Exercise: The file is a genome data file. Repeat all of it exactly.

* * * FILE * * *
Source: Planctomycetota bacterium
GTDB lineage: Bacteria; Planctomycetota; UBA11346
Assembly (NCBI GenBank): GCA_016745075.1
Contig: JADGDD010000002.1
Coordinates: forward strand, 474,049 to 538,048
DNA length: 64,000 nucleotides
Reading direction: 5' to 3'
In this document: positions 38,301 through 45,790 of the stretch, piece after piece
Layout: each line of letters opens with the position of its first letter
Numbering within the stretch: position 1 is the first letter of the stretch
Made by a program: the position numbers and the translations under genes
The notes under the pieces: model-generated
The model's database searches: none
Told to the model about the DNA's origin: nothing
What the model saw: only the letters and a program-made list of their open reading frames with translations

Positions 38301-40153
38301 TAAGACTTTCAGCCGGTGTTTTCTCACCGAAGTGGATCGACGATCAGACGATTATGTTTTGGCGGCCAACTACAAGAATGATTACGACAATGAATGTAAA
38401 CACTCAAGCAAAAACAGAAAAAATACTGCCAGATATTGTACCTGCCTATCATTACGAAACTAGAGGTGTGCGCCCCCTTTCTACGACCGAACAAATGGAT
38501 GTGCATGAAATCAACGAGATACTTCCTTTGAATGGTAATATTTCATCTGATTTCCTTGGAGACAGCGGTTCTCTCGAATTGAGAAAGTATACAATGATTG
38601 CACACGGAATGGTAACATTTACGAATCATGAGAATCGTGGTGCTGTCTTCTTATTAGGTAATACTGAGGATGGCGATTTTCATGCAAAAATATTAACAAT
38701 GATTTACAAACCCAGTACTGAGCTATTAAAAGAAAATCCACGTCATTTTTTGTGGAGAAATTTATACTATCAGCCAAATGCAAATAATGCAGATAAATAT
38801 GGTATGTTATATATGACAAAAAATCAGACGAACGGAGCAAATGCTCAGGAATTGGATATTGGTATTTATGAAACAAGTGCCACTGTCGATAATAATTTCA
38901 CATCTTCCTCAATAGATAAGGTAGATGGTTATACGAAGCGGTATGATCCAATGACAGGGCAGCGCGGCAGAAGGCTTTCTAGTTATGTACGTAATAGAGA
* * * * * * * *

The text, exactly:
Source: Planctomycetota bacterium
GTDB lineage: Bacteria; Planctomycetota; UBA11346
Assembly (NCBI GenBank): GCA_016745075.1
Contig: JADGDD010000002.1
Coordinates: forward strand, 474,049 to 538,048
DNA length: 64,000 nucleotides
Reading direction: 5' to 3'
In this document: positions 38,301 through 45,790 of the stretch, piece after piece
Layout: each line of letters opens with the position of its first letter
Numbering within the stretch: position 1 is the first letter of the stretch
Made by a program: the position numbers and the translations under genes
The notes under the pieces: model-generated
The model's database searches: none
Told to the model about the DNA's origin: nothing
What the model saw: only the letters and a program-made list of their open reading frames with translations

Positions 38301-40153
38301 TAAGACTTTCAGCCGGTGTTTTCTCACCGAAGTGGATCGACGATCAGACGATTATGTTTTGGCGGCCAACTACAAGAATGATTACGACAATGAATGTAAA
38401 CACTCAAGCAAAAACAGAAAAAATACTGCCAGATATTGTACCTGCCTATCATTACGAAACTAGAGGTGTGCGCCCCCTTTCTACGACCGAACAAATGGAT
38501 GTGCATGAAATCAACGAGATACTTCCTTTGAATGGTAATATTTCATCTGATTTCCTTGGAGACAGCGGTTCTCTCGAATTGAGAAAGTATACAATGATTG
38601 CACACGGAATGGTAACATTTACGAATCATGAGAATCGTGGTGCTGTCTTCTTATTAGGTAATACTGAGGATGGCGATTTTCATGCAAAAATATTAACAAT
38701 GATTTACAAACCCAGTACTGAGCTATTAAAAGAAAATCCACGTCATTTTTTGTGGAGAAATTTATACTATCAGCCAAATGCAAATAATGCAGATAAATAT
38801 GGTATGTTATATATGACAAAAAATCAGACGAACGGAGCAAATGCTCAGGAATTGGATATTGGTATTTATGAAACAAGTGCCACTGTCGATAATAATTTCA
38901 CATCTTCCTCAATAGATAAGGTAGATGGTTATACGAAGCGGTATGATCCAATGACAGGGCAGCGCGGCAGAAGGCTTTCTAGTTATGTACGTAATAGAGA